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2013 was a big year for Public Knowledge. With the launch of our inaugural Forum in November at the Sydney Opera House, we began a long overdue conversation about the future of democracy, media and technology. This year, we hope to continue that dialogue with a number of exciting events and initiatives.
The Public Knowledge Forum generated plenty of interest in media circles both during and after the event with an active Twitter conversation backed up by coverage by many of the major news outlets. Here’s a wrap up of some of the major stories, including interviews with Jay Rosen, Mary Kissel, James Fallows and many other PKF speakers.
Dramatic shifts in the media industry threaten traditional reporting. What is the new journalism, does it inform the public, and what does this mean for democracy?
This November, the Public Knowledge Forum brought distinguished opinion leaders from technology, politics, and the press to help answer pressing questions about the future of journalism and its impact on governance and public policy. How has the technological and economic disruption of the media business affected journalism’s ability to hold institutions accountable? In a world of fragmented audiences and time-shifted media consumption, can the new media still create the common pool of knowledge on which democratic self-government depends? Is our usage of the internet as a platform for news degrading or enhancing the quality of our public conversations?
Launching on Sunday 3 November with Life after truth: The death of journalism and what this means for democracy, presented in conjunction with the Festival of Dangerous Ideas, the Forum on Monday 4 November was a full day of lively and challenging panel discussions.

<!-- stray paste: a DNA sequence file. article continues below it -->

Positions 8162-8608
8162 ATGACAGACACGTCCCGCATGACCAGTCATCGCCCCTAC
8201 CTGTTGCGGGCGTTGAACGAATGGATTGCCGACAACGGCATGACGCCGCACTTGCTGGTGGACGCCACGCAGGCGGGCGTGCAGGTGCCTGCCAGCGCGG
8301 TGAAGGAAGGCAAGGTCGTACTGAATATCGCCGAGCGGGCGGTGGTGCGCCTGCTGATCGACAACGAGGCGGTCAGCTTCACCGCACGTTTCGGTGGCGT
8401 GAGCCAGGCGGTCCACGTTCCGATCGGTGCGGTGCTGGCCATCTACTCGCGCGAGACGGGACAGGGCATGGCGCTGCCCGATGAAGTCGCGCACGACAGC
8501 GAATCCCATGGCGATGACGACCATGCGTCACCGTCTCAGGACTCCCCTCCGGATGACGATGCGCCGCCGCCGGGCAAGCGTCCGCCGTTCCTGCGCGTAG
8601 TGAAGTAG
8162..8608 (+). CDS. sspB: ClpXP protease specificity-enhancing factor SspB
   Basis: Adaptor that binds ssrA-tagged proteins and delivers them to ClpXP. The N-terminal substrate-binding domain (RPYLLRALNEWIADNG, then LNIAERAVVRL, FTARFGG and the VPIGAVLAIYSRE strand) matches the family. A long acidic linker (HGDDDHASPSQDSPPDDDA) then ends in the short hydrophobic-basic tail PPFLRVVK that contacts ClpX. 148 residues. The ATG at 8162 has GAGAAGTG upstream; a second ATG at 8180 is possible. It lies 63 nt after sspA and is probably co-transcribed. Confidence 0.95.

Find out the latest on our Facebook page and @PKFSydney and watch this space for ways you can join the continuing conversation on the future of journalism and democracy around the world.
Should we be optimistic about the future of journalism? Are shortening attention spans threatening an informed public or enabling democracy? The special Public Knowledge Forum edition of American Review faces these questions head on.
The Public Knowledge Forum generated plenty of interest in media circles both during and after the event with an active Twitter conversation backed up by coverage by many of the major news outlets. Read a wrap up of some of the major stories.
With the inaugural Public Knowledge Forum at the Sydney Opera House done and dusted, make sure you follow us on Facebook and Twitter to continue the conversation about the future of journalism and democracy and find out the latest about the next step for PKF.